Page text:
A randomized controlled trial of standard versus intensified tuberculosis diagnostics on treatment decisions by physicians in Northern Tanzania
1 Duke University Medical Center, Durham, NC, USA
2 Kilimanjaro Christian Medical Centre, Box 3010, CCFCC Duke Projects, Moshi, Tanzania
3 Kilimanjaro Christian Medical University College, Moshi, Tanzania
4 KEMRI-Wellcome Trust Research Programme, Kilifi, Kenya
5 Department of Epidemiology, University of North Carolina, Chapel Hill, NC, USA
6 Children’s Hospital of Philadelphia, Philadelphia, PA, USA
7 Duke Global Health Institute, Duke University, Durham, NC, USA
8 Elizabeth Glaser Pediatric AIDS Foundation Tanzania, Dar Es Salaam, Tanzania
9 Duke Clinical Research Institute, Duke University, Durham, NC, USA
10 FHI 360, Durham, NC, USA
BMC Infectious Diseases 2014, 14:89 doi:10.1186/1471-2334-14-89Published: 20 February 2014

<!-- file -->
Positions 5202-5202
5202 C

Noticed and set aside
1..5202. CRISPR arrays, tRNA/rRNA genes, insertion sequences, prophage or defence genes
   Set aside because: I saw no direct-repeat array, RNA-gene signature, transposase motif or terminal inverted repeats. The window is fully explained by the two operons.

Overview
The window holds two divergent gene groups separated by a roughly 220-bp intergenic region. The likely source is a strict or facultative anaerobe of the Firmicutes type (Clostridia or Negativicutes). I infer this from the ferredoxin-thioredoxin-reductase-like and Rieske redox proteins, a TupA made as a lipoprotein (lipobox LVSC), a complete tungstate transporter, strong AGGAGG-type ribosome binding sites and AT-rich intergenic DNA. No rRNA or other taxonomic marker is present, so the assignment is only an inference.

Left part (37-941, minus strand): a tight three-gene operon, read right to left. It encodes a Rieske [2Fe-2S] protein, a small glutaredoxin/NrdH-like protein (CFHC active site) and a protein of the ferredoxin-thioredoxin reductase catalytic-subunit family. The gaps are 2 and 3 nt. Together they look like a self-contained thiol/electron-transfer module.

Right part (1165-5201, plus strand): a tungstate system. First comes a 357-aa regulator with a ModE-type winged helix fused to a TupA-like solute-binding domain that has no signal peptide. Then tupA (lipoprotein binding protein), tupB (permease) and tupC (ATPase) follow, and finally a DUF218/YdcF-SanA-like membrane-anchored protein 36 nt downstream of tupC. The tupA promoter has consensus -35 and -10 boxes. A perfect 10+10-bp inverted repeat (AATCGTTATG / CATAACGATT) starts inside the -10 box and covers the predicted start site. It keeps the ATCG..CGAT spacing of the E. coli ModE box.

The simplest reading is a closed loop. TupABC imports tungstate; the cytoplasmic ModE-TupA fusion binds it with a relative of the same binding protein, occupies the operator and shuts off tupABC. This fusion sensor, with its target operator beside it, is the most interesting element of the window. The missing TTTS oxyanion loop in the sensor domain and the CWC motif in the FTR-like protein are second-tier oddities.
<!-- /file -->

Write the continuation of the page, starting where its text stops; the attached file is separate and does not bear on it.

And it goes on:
Routine tuberculosis culture remains unavailable in many high-burden areas, including Tanzania. This study sought to determine the impact of providing mycobacterial culture results over standard of care [unconcentrated acid-fast (AFB) smears] on management of persons with suspected tuberculosis.
Adults and children with suspected tuberculosis were randomized to standard (direct AFB smear only) or intensified (concentrated AFB smear and tuberculosis culture) diagnostics and followed for 8 weeks. The primary endpoint was appropriate treatment (i.e. antituberculosis therapy for those with tuberculosis, no antituberculous therapy for those without tuberculosis).
Seventy participants were randomized to standard (n = 37, 53%) or intensive (n = 33, 47%) diagnostics. At 8 weeks, 100% (n = 22) of participants in follow up randomized to intensive diagnostics were receiving appropriate care, vs. 22 (88%) of 25 participants randomized to standard diagnostics (p = 0.14). Overall, 18 (26%) participants died; antituberculosis therapy was associated with lower mortality (9% who received antiuberculosis treatment died vs. 26% who did not, p = 0.04).
Under field conditions in a high burden setting, the impact of intensified diagnostics was blunted by high early mortality. Enhanced availability of rapid diagnostics must be linked to earlier access to care for outcomes to improve.